• Who We Are

    City Parks Blog is a joint effort of the Center for City Park Excellence at the Trust for Public Land and the City Parks Alliance to chronicle the news and issues of the urban park movement. Read more about us.
  • Urban Park Issues

  • Enter your email address to receive notifications of new City Parks Blog posts by email.

  • Archives

  • Urban Green Cover Ad

Philadelphia: Improving Access to Gardens & Markets

Map showing farmers markets, community garden access. Green Works Philadelphia

Map showing farmers markets, community garden access. Green Works Philadelphia

With the community gardening movement experiencing increasing popularity, some cities are undertaking innovative efforts to expand access to these facilities. In Philadelphia, Mayor Michael Nutter directed the creation of a strategic plan called Green Works. One of the plan’s key goals is to “bring local food within 10 minutes [walk] of 75 percent of residents.

To accomplish this, the city, with the help of the Philadelphia Horticulture Society has mapped out the existing gardens and their proximity to residents. The maps allows the city to target programs to create new gardens and markets in underserved areas, perhaps concentrating first on higher population density areas or those without other access to fresh food.

Using this information the, Green Works makes the following statement and goals:

Today Philadelphia enjoys 30 outdoor seasonal farmers’ markets, which provide a place for people to gather and purchase agricultural products from the region. An additional 200 food-producing gardens combine to make access to fresh food convenient for even more city residents. And no discussion of access to fresh food would be complete without a nod to Philadelphia’s crown jewel—the Reading Terminal Market. In addition to its being a leading tourist destination, Reading Terminal Market is the leading redeemer of food stamps and Senior Farmers Market Nutrition Program vouchers in the state. Yet, as the map [see right] indicates, many city neighborhoods still lack access to locally grown fresh food. To increase this access citywide, Greenworks Philadelphia calls for the creation of 59 food-producing gardens, 12 farms and 15 farmers’ markets in Philadelphia.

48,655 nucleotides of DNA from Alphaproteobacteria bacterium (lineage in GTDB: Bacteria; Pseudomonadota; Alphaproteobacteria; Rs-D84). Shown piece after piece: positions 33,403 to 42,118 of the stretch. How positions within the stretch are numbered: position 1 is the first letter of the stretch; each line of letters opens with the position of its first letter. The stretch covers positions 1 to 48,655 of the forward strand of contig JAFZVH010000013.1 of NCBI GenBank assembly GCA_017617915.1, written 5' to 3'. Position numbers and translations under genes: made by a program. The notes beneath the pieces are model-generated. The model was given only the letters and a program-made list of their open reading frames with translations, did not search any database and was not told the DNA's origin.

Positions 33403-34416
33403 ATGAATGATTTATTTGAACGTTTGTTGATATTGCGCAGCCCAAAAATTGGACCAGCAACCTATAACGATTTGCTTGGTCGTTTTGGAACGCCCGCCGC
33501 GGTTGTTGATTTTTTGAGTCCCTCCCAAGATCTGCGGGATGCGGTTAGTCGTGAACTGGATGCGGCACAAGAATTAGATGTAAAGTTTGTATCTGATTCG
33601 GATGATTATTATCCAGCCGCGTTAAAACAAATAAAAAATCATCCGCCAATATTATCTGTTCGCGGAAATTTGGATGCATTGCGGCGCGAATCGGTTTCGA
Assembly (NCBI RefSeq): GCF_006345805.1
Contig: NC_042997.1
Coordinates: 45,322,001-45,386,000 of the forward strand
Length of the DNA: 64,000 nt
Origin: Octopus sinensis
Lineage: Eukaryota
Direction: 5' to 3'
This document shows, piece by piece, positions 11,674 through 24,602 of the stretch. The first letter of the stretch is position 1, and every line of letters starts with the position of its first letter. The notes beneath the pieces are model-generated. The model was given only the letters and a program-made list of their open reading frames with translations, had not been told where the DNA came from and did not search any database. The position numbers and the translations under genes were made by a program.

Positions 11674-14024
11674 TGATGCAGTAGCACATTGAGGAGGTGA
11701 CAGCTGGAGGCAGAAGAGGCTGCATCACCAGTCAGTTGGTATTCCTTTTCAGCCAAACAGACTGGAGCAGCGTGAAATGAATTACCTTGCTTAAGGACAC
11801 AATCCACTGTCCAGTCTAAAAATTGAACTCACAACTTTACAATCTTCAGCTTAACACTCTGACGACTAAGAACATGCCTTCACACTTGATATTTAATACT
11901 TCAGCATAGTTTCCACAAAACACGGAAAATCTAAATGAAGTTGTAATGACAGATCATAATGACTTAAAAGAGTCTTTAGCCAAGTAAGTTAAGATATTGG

This is only one component of Philadelphia’s efforts in this area, but it is one of the most important. As the old business-success-model saying goes, its all about location, location, location.

2 Responses

  1. This makes great sense for cities that are looking to promote urban gardens and farmers markets. These things can be great moves towards sustainability and social interaction, but require steps like the ones being taken in Philly.

  2. Improving access to gardens, markets, parks, and public spaces is a great way to increase how the community comes together, which promotes the social good. Working towards sustainability is crucial these days, and like Randy said, the decision to take action is the first move, then implementation.

Leave a Reply

Please log in using one of these methods to post your comment:

WordPress.com Logo

You are commenting using your WordPress.com account. Log Out / Change )

Twitter picture

You are commenting using your Twitter account. Log Out / Change )

Facebook photo

You are commenting using your Facebook account. Log Out / Change )

Google+ photo

You are commenting using your Google+ account. Log Out / Change )

Connecting to %s